You are here
Supplemental Application for Cetuximab Expands its Use to First-Line Treatment of Head and Neck Cancer
Erbitux was approved by the FDA in March 2006 for use in combination with radiation therapy for the treatment of locally or regionally advanced SCCHN, and as a single agent for the treatment of patients with recurrent or metastatic SCCHN for whom prior platinum-based therapy has failed. In that approval, the FDA noted that Erbitux was the first drug ever approved for head and neck cancer that showed a survival benefit in locally or regionally advanced SCCHN. If approved, the submitted label would extend the use of Erbitux for treatment of patients with recurrent and/or metastatic SCCHN in combination with platinum-based chemotherapy.
“As the first new therapy to be approved for head and neck cancer in the last 45 years, the additional approval of Erbitux in the first-line setting would represent a real breakthrough in the treatment of this disease,” said Eric K. Rowinsky, M.D., Chief Medical Officer and Executive Vice President of ImClone. “This submission is an important milestone in ImClone’s ongoing efforts to maximize the potential of Erbitux and provide cancer patients with new treatment options.”
The submission is based on data from the EXTREME study(1) (Erbitux in first-line Treatment of REcurrent or MEtastatic head and neck cancer) investigating the efficacy of Erbitux in combination with platinum-based chemotherapy in the first-line setting in patients with recurrent and/or metastatic SCCHN. The EXTREME study, conducted by Merck KGaA, Darmstadt, Germany, ImClone’s Erbitux partner outside of North America, showed that Erbitux , when added to current standard platinum-based chemotherapy, significantly increased the overall survival time for patients.
The Phase 3 randomized EXTREME study involved 442 patients with previously untreated recurrent and/or metastatic SCCHN who were treated with either Erbitux plus platinum-based chemotherapy (cisplatin or carboplatin plus infusional 5-fluorouracil [5-FU]) or platinum-based chemotherapy alone. The study met the primary endpoint of significantly increasing overall survival. The median overall survival for patients in the Erbitux plus platinum-based chemotherapy arm was 10.1 months, and 7.4 months for patients treated with platinum-based chemotherapy alone (Hazard Ratio [HR], 0.797 [p = 0.036]). Erbitux plus platinum-based chemotherapy also conferred increased progression-free survival (PFS) and a higher response rate compared with chemotherapy alone. The median PFS values were 5.6 months and 3.3 months (HR = 0.538 [p The toxicity profile of Erbitux in combination with platinum-based chemotherapy was manageable.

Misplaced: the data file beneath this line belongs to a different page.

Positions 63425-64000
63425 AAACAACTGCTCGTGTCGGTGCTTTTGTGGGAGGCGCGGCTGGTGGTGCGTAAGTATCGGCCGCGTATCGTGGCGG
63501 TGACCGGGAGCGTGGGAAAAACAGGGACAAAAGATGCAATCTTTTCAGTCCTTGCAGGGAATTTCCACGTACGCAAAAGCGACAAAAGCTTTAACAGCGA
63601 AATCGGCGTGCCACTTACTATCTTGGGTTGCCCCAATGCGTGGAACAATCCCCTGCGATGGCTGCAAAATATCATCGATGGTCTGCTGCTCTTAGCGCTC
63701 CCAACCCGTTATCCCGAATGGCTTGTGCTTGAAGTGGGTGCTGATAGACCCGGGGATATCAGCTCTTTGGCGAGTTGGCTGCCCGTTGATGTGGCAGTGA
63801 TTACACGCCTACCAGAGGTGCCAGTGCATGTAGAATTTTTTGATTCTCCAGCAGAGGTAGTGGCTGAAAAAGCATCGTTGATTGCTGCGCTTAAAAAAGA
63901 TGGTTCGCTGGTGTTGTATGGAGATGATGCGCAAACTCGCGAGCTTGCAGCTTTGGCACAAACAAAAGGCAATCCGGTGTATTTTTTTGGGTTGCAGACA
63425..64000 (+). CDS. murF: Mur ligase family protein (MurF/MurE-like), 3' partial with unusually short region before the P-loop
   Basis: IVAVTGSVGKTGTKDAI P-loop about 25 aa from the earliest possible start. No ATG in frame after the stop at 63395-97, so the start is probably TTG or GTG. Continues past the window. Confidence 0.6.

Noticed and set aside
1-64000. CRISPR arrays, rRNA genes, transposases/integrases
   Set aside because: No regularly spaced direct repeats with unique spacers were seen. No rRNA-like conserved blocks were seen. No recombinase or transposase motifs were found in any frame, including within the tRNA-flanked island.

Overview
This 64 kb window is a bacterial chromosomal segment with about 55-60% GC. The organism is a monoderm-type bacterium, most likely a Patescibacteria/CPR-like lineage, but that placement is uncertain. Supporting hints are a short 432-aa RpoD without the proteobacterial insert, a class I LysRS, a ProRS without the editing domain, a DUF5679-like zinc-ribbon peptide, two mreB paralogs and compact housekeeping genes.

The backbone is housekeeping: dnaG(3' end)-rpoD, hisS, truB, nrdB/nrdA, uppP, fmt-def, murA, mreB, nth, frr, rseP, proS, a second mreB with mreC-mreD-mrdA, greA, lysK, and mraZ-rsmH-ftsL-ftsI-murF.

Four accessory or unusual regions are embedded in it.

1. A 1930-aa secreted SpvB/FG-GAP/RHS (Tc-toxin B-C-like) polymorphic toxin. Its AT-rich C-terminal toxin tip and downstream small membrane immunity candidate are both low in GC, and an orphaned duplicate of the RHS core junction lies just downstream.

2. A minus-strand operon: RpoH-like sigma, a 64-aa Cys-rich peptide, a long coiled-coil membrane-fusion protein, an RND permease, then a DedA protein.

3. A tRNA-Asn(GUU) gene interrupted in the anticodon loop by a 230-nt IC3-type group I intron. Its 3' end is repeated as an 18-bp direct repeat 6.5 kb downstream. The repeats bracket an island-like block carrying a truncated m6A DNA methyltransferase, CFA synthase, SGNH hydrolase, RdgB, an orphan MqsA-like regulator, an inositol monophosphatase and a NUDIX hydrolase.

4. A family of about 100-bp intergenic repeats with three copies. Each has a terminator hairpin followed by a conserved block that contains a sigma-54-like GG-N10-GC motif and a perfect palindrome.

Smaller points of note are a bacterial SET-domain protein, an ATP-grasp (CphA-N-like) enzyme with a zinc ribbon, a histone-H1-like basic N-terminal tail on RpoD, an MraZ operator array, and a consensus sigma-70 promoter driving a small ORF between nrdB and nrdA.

Merck KGaA submitted an application to the European Medicines Agency (EMEA) in June 2008 to broaden the use of Erbitux to include first-line treatment of patients with recurrent and/or metastatic SCCHN.
About Head and Neck Cancer
According to the American Cancer Society, there will be an estimated 47,500 new cases of head and neck cancer in the U.S. in 2008, with 11,200 people dying from the disease. Head and neck cancer is the sixth most frequently occurring cancer worldwide. About 40% of patients suffering from head and neck cancer are in the recurrent/metastatic state. Head and neck cancer includes cancers of the tongue, mouth, salivary glands, pharynx, larynx, sinus, and other sites located in the head and neck area. About 90% of head and neck cancers are of the squamous cell variety and nearly all express epidermal growth factor receptor, or EGFR, which is critical for tumor growth. Although there have been significant improvements in chemotherapy and surgical techniques, the disease is particularly challenging to treat since most patients present with advanced disease, have secondary tumors and suffer from other co-morbidities. The disease most often affects people over the age of 50, and men are twice as likely to be diagnosed as women. The most common risk factors are tobacco and excessive alcohol use. Additionally, infection with certain strains of the Human Papilloma Virus (HPV) is known to increase risk of oropharyngeal cancers.
Source: ImClone Systems Incorporated